News & Politics

Washington On Ice

Forcing people to drink Smirnoff Ice may be stupid. But Washington could use some more whimsy.

Like most Washingtoniennes, I schlep a lot of stuff around in my purse. But along with my laptop, lip gloss, and keys, a more unusual object has been bumping around the bottom of my bag since Monday: a Green Apple Smirnoff Ice. It’s warm, it’s vile, it’s kind of heavy, and it’s part of my self-defense strategy.

The reason is this: Last Friday, the snark-centric blog the Awl reported a new trend sweeping frat-oriented dudes nationwide—walking up to one of your friends, handing him an alcopop (an alcoholic soda, for all you non-bros), and announcing “you got iced, bro.” Once that handover occurs, the unlucky recipient has to take a knee and shotgun the whole bottle. Unless, of course, said recipient is packing Ice him- or herself—in which case, the first person has to drink both beverages. That night, I left for a weekend getaway with a group of friends who decided it’d be hilarious to adopt the trend. A war ensued. Ices were hoarded, packed in pockets, hidden in sweatshirts, handed down when more people arrived, and used to seal business deals.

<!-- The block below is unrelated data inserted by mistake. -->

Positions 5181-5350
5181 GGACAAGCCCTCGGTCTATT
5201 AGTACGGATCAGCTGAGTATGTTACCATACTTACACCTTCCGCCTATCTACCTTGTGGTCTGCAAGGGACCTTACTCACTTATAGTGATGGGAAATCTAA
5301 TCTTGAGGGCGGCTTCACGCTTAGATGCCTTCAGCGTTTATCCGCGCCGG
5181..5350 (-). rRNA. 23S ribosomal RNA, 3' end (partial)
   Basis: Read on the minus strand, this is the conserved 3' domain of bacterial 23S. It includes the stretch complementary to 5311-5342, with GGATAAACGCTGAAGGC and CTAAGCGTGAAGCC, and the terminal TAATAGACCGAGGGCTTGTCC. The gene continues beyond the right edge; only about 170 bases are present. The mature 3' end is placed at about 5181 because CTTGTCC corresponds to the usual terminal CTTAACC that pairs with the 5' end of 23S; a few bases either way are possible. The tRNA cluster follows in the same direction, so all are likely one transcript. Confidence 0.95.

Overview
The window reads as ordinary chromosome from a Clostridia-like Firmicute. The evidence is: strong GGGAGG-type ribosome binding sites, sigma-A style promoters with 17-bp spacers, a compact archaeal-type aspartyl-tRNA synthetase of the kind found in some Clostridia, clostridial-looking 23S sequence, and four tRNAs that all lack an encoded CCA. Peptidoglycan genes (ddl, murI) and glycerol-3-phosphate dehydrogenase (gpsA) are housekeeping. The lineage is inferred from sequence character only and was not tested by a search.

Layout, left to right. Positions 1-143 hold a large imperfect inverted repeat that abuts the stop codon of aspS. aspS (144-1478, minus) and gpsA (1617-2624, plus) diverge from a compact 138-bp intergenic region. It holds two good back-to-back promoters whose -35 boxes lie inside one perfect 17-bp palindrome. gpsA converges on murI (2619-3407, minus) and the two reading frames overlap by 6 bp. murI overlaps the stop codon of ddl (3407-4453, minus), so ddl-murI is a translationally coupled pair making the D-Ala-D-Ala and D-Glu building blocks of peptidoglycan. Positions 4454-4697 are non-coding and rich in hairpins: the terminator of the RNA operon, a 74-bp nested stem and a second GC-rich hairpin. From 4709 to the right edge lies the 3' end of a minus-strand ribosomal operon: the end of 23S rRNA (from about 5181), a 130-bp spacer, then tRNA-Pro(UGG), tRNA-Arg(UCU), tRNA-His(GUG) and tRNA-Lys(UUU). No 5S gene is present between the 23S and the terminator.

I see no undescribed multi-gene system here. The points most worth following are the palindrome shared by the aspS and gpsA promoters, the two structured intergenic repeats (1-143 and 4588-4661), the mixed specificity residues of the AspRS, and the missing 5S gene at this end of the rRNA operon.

DCist editor Sommer Mathis asked in a post Monday, “It stands to reason this could have happened somewhere in D.C. Has anyone ever actually seen it done?” before lamenting the trend as epically stupid. The answer to her question is yes. But more to the point, I want to mount a defense of Icing.

While Washington has a well-established drinking culture, it’s one that’s unfortunately lacking in whimsy. There are the bars that Wonkette warns year-round denizens to shy away from once intern season starts and the rituals of the area’s speakeasy scene—which combine to make beers, bitters, and everything in between a serious business. Smirnoff Ice may be gross. There are situations under which it may be taboo to Ice someone (before breakfast, while driving, and targeting anyone who doesn’t drink). But Washington could use more surprises and more reminders of the joys of goofiness. Let the games—and the Icings—begin.

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